Archive for Providence

stratified MCMC

Posted in Books, pictures, Statistics with tags , , , , , , , , , , , , on December 3, 2020 by xi'an

When working last week with a student, we came across [the slides of a talk at ICERM by Brian van Koten about] a stratified MCMC method whose core idea is to solve a eigenvector equation z’=z’F associated with the masses of “partition” functions Ψ evaluated at the target. (The arXived paper is also available since 2017 but I did not check it in more details.)Although the “partition” functions need to overlap for the matrix not to be diagonal (actually the only case that does not work is when these functions are truly indicator functions). As in other forms of stratified sampling, the practical difficulty is in picking the functions Ψ so that the evaluation of the terms of the matrix F is not overly impacted by the Monte Carlo error. If spending too much time in estimating these terms, there is not a clear gain in switching to stratified sampling, which may be why it is not particularly developed in the MCMC literature….

As an interesting aside, the illustration in this talk comes from the Mexican stamp thickness data I also used in my earlier mixture papers, concerning the 1872 Hidalgo issue that was printed on different qualities of paper. This makes the number k of components somewhat uncertain, although k=3 is sometimes used as a default. Hence a parameter and simulation space of dimension 8, even though the method is used toward approximating the marginal posteriors on the weights λ¹ and λ².

red dawn

Posted in pictures, Running with tags , , , , on December 7, 2012 by xi'an

Blackstone park, Providence, November 28, 2012

estimating the measure and hence the constant

Posted in pictures, Running, Statistics, University life with tags , , , , , , , on December 6, 2012 by xi'an

Dawn in Providence, Nov. 30, 2012As mentioned on my post about the final day of the ICERM workshop, Xiao-Li Meng addresses this issue of “estimating the constant” in his talk. It is even his central theme. Here are his (2011) slides as he sent them to me (with permission to post them!):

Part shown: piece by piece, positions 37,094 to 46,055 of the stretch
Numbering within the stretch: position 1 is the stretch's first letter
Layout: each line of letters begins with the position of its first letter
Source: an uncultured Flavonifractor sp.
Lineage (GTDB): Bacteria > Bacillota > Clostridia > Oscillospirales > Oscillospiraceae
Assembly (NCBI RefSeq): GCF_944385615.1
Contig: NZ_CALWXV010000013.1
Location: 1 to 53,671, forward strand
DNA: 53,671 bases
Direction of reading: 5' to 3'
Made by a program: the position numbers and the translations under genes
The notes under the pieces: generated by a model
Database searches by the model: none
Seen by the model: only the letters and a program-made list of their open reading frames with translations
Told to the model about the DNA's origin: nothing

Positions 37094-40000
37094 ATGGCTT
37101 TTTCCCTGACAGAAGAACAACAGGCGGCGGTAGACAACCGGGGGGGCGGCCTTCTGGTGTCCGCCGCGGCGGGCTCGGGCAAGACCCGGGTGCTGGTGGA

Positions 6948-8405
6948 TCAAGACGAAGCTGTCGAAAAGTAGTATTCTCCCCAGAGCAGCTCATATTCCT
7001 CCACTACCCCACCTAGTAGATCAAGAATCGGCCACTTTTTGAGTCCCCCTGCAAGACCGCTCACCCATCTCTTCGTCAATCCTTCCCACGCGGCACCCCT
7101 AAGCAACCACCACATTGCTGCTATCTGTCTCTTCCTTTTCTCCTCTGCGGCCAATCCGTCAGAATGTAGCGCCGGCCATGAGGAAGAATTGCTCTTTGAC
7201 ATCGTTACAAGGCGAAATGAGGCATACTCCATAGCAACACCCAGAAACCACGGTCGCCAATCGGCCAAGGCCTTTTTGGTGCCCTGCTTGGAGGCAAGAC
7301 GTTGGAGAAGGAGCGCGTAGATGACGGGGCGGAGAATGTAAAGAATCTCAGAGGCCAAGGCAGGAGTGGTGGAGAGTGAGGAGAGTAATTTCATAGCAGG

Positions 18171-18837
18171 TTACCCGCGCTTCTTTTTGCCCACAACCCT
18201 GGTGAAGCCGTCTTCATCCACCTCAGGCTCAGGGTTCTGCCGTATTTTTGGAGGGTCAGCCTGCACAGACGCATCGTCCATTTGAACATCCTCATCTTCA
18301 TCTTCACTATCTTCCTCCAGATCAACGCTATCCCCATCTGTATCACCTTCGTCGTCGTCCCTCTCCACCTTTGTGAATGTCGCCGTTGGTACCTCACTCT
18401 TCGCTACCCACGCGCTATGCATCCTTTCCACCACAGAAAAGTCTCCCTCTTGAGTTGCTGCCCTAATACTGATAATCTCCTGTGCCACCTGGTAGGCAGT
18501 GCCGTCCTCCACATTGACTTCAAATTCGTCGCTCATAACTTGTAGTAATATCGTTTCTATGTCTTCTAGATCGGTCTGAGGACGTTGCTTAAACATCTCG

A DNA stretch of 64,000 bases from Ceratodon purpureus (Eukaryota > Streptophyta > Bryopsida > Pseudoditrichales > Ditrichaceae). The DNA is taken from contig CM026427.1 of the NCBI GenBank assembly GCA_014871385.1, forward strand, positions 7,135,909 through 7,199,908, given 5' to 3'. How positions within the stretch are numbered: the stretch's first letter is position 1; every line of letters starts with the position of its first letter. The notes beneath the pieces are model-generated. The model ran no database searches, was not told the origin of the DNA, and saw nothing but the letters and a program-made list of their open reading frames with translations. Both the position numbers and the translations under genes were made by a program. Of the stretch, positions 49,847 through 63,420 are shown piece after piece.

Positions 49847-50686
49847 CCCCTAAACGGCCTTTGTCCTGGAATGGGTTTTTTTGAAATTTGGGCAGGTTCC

He therefore points out in slide #5 why the likelihood cannot be expressed in terms of the normalising constant because this is not a free parameter. Right! His explanation for the approximation of the unknown constant is then to replace the known but intractable dominating measure—in the sense that it cannot compute the integral—with a discrete (or non-parametric) measure supported by the sample. Because the measure is defined up to a constant, this leads to sample weights being proportional to the inverse density. Of course, this representation of the problem is open to criticism: why focus only on measures supported by the sample? The fact that it is the MLE is used as an argument in Xiao-Li’s talk, but this can alternatively be seen as a drawback: I remember reviewing Dankmar Böhning’s Computer-Assisted Analysis of Mixtures and being horrified when discovering this feature! I am currently more agnostic since this appears as an alternative version of empirical likelihood. There are still questions about the measure estimation principle: for instance, when handling several samples from several distributions, why should they all contribute to a single estimate of μ rather than to a product of measures? (Maybe because their models are all dominated by the same measure μ.) Now, getting back to my earlier remark, and as a possible answer to Larry’s quesiton, there could well be a Bayesian version of the above, avoiding the rough empirical likelihood via Gaussian or Drichlet process prior modelling.

Providence skyline (#2)

Posted in pictures, Travel with tags , on December 5, 2012 by xi'an

Wesminster St., Providence, Nov. 29, 2012

Providence skyline

Posted in pictures, Travel with tags , on December 3, 2012 by xi'an

Westminster St., Providence, RI, Nov. 30, 2012